Sun Jun 15 11:36:02 CEST 2008

for .. next

The (hypothetical) higher order macro:

   [ ... ] for-next

and the Forth equivalent

   for ... next

do the same thing, but in current RPN representation, 'for-next' does
have access to the macro quotation to perform optimizations.

It would be nice to make the first one primitive. In the current
implementation however, this is difficult to do because the ... in the
2nd form is evaluated before 'next' is evaluated. This approach would
need a change in representation.

It does seem that using quotations directly is a far better approach:
it doesn't need any forensics to recover quotations from flat Forth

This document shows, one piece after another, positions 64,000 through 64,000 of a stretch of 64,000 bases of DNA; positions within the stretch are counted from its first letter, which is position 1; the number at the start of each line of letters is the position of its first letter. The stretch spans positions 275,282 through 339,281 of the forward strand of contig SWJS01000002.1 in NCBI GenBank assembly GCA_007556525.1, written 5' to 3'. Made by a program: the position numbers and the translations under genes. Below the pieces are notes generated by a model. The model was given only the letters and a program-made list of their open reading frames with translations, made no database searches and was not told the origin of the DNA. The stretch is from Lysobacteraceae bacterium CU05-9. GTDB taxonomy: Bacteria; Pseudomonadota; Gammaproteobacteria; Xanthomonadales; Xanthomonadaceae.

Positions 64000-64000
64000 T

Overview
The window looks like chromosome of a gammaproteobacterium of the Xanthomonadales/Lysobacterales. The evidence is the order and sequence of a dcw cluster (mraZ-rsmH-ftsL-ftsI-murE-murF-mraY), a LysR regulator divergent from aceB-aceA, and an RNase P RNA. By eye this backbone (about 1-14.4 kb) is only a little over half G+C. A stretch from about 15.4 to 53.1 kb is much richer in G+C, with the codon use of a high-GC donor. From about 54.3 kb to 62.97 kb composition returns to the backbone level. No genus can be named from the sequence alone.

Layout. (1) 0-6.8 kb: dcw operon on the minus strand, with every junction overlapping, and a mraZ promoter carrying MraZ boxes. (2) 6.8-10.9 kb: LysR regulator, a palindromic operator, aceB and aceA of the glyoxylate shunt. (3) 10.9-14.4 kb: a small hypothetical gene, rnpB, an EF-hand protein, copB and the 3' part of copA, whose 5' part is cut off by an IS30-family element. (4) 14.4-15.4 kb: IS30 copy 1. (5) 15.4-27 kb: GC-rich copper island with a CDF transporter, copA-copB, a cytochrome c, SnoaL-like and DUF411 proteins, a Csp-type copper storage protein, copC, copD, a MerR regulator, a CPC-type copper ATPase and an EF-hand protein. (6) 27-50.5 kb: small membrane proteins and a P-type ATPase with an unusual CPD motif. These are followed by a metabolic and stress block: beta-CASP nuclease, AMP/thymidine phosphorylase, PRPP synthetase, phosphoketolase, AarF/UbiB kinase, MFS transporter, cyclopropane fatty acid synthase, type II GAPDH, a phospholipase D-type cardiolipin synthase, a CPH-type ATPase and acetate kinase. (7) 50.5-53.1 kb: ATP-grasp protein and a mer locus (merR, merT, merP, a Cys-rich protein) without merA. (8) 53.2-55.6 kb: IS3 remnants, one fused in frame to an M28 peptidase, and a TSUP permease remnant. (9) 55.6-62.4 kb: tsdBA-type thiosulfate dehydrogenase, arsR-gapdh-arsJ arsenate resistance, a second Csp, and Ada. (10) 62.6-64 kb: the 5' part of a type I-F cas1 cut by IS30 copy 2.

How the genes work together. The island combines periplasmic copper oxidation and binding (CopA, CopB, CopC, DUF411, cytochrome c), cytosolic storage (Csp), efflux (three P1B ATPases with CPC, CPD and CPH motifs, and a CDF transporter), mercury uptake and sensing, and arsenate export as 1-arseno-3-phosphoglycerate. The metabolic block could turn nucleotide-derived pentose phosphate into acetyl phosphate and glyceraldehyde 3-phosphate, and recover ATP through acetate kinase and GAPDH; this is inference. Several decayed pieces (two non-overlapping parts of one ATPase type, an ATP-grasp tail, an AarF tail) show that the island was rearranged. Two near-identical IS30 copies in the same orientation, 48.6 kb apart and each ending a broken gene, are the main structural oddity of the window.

syntax. A limited translation of Forth to this form as a syntactic
operation might be feasible, but it's not possible to take it all..

This is at the core of the conflict of 2 forces in Purrr:

  (L) The lowlevel compiler which gives explicit control to the
      programmer about how to use nesting.

  (H) The highlevel approach based on explicit quotations and
      s-expression syntax.

Unifying both is difficult, but they can probably be built on common
ground: providing a macro language with simple (conditional) jump
primitives. This is (virtual) machine design: the Purrr control